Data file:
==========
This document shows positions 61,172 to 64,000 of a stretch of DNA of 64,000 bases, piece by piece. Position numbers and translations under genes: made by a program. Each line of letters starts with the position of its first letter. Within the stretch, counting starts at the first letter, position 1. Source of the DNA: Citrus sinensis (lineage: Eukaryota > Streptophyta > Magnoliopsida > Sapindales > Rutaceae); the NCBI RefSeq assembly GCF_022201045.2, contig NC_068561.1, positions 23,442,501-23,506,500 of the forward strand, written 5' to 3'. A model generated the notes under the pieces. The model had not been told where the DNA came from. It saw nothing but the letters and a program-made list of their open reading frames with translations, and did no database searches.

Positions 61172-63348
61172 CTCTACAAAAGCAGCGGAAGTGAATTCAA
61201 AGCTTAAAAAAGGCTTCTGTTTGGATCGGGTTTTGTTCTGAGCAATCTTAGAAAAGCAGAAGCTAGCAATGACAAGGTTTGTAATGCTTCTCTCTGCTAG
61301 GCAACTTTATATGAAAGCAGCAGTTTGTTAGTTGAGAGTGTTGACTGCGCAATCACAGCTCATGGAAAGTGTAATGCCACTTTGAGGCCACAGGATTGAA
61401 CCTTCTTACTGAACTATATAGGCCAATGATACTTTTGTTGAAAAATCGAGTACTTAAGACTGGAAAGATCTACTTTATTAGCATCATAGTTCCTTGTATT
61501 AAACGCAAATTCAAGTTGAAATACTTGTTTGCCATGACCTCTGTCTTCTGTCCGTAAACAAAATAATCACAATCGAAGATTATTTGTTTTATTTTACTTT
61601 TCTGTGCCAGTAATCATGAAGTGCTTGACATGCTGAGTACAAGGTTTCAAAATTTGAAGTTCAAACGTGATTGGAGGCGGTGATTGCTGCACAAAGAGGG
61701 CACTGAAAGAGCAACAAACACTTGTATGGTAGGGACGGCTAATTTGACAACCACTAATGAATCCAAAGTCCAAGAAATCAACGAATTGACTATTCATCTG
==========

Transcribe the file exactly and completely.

This document shows positions 61,172 to 64,000 of a stretch of DNA of 64,000 bases, piece by piece. Position numbers and translations under genes: made by a program. Each line of letters starts with the position of its first letter. Within the stretch, counting starts at the first letter, position 1. Source of the DNA: Citrus sinensis (lineage: Eukaryota > Streptophyta > Magnoliopsida > Sapindales > Rutaceae); the NCBI RefSeq assembly GCF_022201045.2, contig NC_068561.1, positions 23,442,501-23,506,500 of the forward strand, written 5' to 3'. A model generated the notes under the pieces. The model had not been told where the DNA came from. It saw nothing but the letters and a program-made list of their open reading frames with translations, and did no database searches.

Positions 61172-63348
61172 CTCTACAAAAGCAGCGGAAGTGAATTCAA
61201 AGCTTAAAAAAGGCTTCTGTTTGGATCGGGTTTTGTTCTGAGCAATCTTAGAAAAGCAGAAGCTAGCAATGACAAGGTTTGTAATGCTTCTCTCTGCTAG
61301 GCAACTTTATATGAAAGCAGCAGTTTGTTAGTTGAGAGTGTTGACTGCGCAATCACAGCTCATGGAAAGTGTAATGCCACTTTGAGGCCACAGGATTGAA
61401 CCTTCTTACTGAACTATATAGGCCAATGATACTTTTGTTGAAAAATCGAGTACTTAAGACTGGAAAGATCTACTTTATTAGCATCATAGTTCCTTGTATT
61501 AAACGCAAATTCAAGTTGAAATACTTGTTTGCCATGACCTCTGTCTTCTGTCCGTAAACAAAATAATCACAATCGAAGATTATTTGTTTTATTTTACTTT
61601 TCTGTGCCAGTAATCATGAAGTGCTTGACATGCTGAGTACAAGGTTTCAAAATTTGAAGTTCAAACGTGATTGGAGGCGGTGATTGCTGCACAAAGAGGG
61701 CACTGAAAGAGCAACAAACACTTGTATGGTAGGGACGGCTAATTTGACAACCACTAATGAATCCAAAGTCCAAGAAATCAACGAATTGACTATTCATCTG